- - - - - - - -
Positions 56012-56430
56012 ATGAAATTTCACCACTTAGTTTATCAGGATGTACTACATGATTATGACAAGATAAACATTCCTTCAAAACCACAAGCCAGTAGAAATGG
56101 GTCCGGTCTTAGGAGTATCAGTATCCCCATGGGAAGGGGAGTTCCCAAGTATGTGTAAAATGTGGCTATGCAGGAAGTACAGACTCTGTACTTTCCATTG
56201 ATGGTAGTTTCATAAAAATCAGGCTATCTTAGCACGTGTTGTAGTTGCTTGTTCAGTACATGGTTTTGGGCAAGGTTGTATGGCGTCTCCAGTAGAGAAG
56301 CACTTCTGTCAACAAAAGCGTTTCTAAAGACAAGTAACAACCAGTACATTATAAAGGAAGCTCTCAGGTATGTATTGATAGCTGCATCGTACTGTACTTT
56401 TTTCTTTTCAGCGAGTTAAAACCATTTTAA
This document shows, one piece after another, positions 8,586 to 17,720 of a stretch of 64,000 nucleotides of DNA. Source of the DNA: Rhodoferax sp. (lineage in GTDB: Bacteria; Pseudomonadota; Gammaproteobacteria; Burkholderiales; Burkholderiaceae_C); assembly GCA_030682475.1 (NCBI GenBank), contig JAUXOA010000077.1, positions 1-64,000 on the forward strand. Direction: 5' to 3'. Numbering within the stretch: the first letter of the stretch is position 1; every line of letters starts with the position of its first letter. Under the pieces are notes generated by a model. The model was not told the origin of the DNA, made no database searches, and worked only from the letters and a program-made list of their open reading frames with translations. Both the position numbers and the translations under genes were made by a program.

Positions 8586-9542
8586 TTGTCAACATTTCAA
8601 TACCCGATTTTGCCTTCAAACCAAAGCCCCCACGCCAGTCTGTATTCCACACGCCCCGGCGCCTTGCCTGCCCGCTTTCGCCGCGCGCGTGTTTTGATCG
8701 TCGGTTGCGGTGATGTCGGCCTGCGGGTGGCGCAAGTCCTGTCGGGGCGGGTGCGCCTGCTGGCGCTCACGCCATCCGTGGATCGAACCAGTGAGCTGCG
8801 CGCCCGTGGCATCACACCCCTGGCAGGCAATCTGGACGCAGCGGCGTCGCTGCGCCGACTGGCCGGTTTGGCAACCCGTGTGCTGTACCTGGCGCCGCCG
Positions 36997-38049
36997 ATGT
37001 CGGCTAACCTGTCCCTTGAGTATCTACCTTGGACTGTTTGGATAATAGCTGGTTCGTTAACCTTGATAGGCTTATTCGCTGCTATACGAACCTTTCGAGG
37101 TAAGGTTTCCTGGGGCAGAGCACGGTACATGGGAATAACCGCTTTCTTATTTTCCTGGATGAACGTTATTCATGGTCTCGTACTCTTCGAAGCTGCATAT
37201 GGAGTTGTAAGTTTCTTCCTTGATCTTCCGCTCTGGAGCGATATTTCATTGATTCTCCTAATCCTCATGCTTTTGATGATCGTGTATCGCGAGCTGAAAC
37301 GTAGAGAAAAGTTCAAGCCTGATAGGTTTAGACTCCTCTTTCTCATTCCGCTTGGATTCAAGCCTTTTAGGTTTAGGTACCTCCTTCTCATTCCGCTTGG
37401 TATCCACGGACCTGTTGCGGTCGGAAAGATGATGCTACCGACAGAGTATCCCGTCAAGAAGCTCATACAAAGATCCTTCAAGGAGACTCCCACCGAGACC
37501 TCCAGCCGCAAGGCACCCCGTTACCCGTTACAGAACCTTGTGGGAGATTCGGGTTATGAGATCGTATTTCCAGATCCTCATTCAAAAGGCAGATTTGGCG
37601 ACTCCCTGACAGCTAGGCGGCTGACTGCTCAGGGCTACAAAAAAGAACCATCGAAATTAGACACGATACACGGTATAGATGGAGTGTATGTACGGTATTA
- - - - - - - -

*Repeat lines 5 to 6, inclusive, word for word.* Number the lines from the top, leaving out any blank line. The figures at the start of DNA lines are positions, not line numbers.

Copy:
56301 CACTTCTGTCAACAAAAGCGTTTCTAAAGACAAGTAACAACCAGTACATTATAAAGGAAGCTCTCAGGTATGTATTGATAGCTGCATCGTACTGTACTTT
56401 TTTCTTTTCAGCGAGTTAAAACCATTTTAA